In the brief musical moment of 1964-1967, Laurel Canyon in the Hollywood Hills was the place to be. It was home to an astonishing number of California-based rockers, the vanguard of rock music’s California sound. And it was the pilgrimage destination of choice for British bands like, oh, The Beatles. Across an ocean and a continent, the two nation’s young musicians inspired each other. Meaningful lyrics, tight harmony, the 12-string . . .

Andrew Slater’s documentary about this era is a mishmash of different parts (trailer). Yet it manages to provide enough music and tickle enough memories to create a pleasing whole. It has  a modern-day concert recreating some of the music and coffee-table discussions about the concert; historic documentary footage of performances, television appearances, and in-studio recording sessions; current-day interviews with a good number of aging principals; and unexplained snippets of a 1969 French movie set in Laurel Canyon, Model Shop, mysteriously appear. As to the last, give Slater credit for an inventive, if baffling, bit of cinematic free association.

Handsome, low-key Jakob Dylan is the film’s interviewer and concert performer (along with Cat Power, Fiona Apple, and Beck). What’s so refreshing about Dylan is that when he asks one of the aging rock stars a question, he shuts up and listens to the answer. His singing voice isn’t great, but it’s plenty good enough, and with the concert’s songs featuring younger performers and today’s musical styles, it brings the music to a new generation.

The best parts of the film are the interviews and 1960s (mostly black and white) video clips of the original folk-rock stars in action—jamming at home, in the studio, on stage, and on television. The Byrds, the Mamas and the Papas, Buffalo Springfield, the Beach Boys. OMG, the hair, the clothes, the polyester. But The Sounds are what blow you away again.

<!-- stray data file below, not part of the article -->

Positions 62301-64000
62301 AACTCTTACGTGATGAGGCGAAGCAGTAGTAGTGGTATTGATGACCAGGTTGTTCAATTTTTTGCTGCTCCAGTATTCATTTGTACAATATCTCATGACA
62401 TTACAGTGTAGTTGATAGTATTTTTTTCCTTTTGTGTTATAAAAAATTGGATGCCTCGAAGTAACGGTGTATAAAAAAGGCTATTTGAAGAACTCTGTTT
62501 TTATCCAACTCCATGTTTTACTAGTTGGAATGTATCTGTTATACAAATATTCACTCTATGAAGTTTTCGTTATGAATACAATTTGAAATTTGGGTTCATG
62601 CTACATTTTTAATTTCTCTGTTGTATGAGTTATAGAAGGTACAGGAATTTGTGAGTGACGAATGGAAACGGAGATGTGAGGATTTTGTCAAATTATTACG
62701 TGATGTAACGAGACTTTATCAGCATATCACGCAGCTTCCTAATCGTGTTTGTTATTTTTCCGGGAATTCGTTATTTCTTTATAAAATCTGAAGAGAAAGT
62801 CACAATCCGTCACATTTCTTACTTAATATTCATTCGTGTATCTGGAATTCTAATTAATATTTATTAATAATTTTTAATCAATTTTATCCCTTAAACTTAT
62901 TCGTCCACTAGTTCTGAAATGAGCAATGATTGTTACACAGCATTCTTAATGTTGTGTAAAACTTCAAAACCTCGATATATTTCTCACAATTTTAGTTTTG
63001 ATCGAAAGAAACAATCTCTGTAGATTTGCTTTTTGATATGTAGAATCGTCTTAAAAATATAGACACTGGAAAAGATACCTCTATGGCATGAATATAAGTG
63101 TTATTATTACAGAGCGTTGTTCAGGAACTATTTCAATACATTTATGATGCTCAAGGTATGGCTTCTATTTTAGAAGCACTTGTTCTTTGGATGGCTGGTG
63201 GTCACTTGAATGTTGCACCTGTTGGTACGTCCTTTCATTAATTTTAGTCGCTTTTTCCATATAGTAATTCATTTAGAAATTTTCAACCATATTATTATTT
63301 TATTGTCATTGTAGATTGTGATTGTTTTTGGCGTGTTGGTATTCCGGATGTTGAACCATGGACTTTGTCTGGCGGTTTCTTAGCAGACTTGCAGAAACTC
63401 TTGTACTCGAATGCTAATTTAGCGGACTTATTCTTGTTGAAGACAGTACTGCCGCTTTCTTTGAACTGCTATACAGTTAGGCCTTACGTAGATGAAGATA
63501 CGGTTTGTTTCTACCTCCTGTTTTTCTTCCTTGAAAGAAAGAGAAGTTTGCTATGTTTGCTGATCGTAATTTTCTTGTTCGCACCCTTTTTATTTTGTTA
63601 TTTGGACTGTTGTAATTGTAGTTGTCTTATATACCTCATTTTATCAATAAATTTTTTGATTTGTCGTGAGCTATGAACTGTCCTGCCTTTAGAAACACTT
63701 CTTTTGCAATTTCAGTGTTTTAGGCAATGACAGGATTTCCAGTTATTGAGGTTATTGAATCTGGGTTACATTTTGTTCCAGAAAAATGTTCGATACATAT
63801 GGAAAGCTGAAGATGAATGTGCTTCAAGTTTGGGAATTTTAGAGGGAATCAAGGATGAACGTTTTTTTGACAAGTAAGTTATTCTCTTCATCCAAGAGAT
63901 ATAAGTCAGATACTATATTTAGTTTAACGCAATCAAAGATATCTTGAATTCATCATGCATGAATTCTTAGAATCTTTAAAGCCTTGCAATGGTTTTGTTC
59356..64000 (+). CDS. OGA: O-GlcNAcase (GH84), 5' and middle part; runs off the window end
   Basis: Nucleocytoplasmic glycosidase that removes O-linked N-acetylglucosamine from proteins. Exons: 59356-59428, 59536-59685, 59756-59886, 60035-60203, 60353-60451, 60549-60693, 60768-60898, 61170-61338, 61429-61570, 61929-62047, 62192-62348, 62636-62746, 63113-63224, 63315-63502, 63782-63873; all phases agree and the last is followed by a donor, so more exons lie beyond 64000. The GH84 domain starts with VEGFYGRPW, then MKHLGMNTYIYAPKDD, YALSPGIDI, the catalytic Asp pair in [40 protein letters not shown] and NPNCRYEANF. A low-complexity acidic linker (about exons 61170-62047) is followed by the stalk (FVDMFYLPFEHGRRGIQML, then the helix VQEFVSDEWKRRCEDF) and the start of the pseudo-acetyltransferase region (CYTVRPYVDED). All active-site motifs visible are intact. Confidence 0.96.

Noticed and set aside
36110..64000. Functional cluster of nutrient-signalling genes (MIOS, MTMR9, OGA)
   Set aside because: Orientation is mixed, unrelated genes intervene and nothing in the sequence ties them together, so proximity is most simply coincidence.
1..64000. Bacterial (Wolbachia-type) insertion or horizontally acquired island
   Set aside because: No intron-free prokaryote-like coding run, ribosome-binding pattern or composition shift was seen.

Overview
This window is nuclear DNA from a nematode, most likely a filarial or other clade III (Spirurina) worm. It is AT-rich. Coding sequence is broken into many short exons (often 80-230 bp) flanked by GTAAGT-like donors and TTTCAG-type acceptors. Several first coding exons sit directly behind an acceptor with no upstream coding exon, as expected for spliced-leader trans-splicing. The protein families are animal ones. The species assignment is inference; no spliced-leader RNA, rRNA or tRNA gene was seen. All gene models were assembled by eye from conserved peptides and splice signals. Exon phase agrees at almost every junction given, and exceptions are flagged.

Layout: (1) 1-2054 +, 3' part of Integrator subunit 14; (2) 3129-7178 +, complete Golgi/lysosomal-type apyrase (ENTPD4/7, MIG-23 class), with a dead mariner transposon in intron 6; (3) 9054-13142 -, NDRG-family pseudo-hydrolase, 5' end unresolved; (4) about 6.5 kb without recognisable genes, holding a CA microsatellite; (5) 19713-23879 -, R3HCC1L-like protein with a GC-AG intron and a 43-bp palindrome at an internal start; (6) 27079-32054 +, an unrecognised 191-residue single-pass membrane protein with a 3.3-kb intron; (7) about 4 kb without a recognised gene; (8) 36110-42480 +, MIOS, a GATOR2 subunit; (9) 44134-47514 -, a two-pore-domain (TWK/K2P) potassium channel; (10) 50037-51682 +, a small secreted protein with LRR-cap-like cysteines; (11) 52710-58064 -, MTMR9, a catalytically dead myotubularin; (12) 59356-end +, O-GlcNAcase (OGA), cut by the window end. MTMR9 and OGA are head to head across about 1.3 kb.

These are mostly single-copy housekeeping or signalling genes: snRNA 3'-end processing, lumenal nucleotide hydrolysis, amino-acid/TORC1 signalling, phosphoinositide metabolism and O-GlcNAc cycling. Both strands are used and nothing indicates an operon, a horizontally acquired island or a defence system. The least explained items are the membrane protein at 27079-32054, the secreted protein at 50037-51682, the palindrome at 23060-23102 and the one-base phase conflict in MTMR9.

Wonderful interviews about the experience of living in and visiting Laurel Canyon with many stars, including: Stephen Stills, Graham Nash, Michelle Philips, Roger McGuinn, Brian Wilson, Tom Petty (in his last film interview, pictured with Dylan, above), Eric Clapton, and Ringo Starr. David Crosby explained that people are wrong when they say creative difference caused him to be booted from the Byrds. “I was kicked out because I was an a——” (an insight borne out by the preview for a new documentary about Crosby, shown prior to Echo).

This joins the group of excellent rockumentaries like The Wrecking Crew, Twenty Feet from Stardom, and Standing in the Shadows of Motown.

Rotten Tomatoes critics’ ratings: 93%; audiences, 91%.

****No Way to Die

ancient China

By PA De Voe – If you want a total escape from Brexit or US or European politics, PA De Voe’s second-in-series Ming Dynasty Mystery, No Way to Die, will take you back to late 1300s China. As a devoted fan of the Judge Dee mysteries of Robert van Gulik, set six hundred years earlier in the Tang Dynasty, I was delighted to find De Voe’s well-crafted series.

The prose is deceptively simple. No lengthy descriptions, just enough information to let you picture the scene—a style in keeping with both the era in which the stories are set and the heavily verb-dependent Chinese language.

Women’s doctor (and woman doctor) Xiang-hua is asked to serve as coroner to determine whether the mangled body of a stranger found in the village herbalist’s pig pen got there through foul play. Alas, the pig had made a bit of a meal of the man before his body was removed. Numerous males of the community are concerned the sight of the mangled corpse may be too much for the young Xiang-hua. But she does not shrink from the task. Trained as a healer by her grandmother, Xiang-hua is determined to fulfill her obligations (striking a feminist note that resonates in the 21st century). It’s tough, but she’s in possession of herself well enough to discover the dead man, muddy and bloody, had been stabbed in the back.

The local officials want to know the victim’s identity and, if possible, who stabbed him, before they have to report the crime to higher authorities. If they fail to find out, it will likely to bring down the wrath of the bureaucracy, never a pleasant outcome in ancient China, as punishments were plentiful and harsh. This is a prime example of how De Voe uses 700-year-old realities to create situations that adhere to one of the basic memes of modern crime stories: the ticking clock.

The investigation enables a fascinating trip back to a colorful and simpler time, and though the culture was so different, human emotions and motivations are the same across eons. De Voe’s training as an anthropologist and her advanced degree in Asian studies mean that what she writes carries an authority based on deep knowledge of that long-ago culture and society. I’ll be looking forward to more of her excellent tales!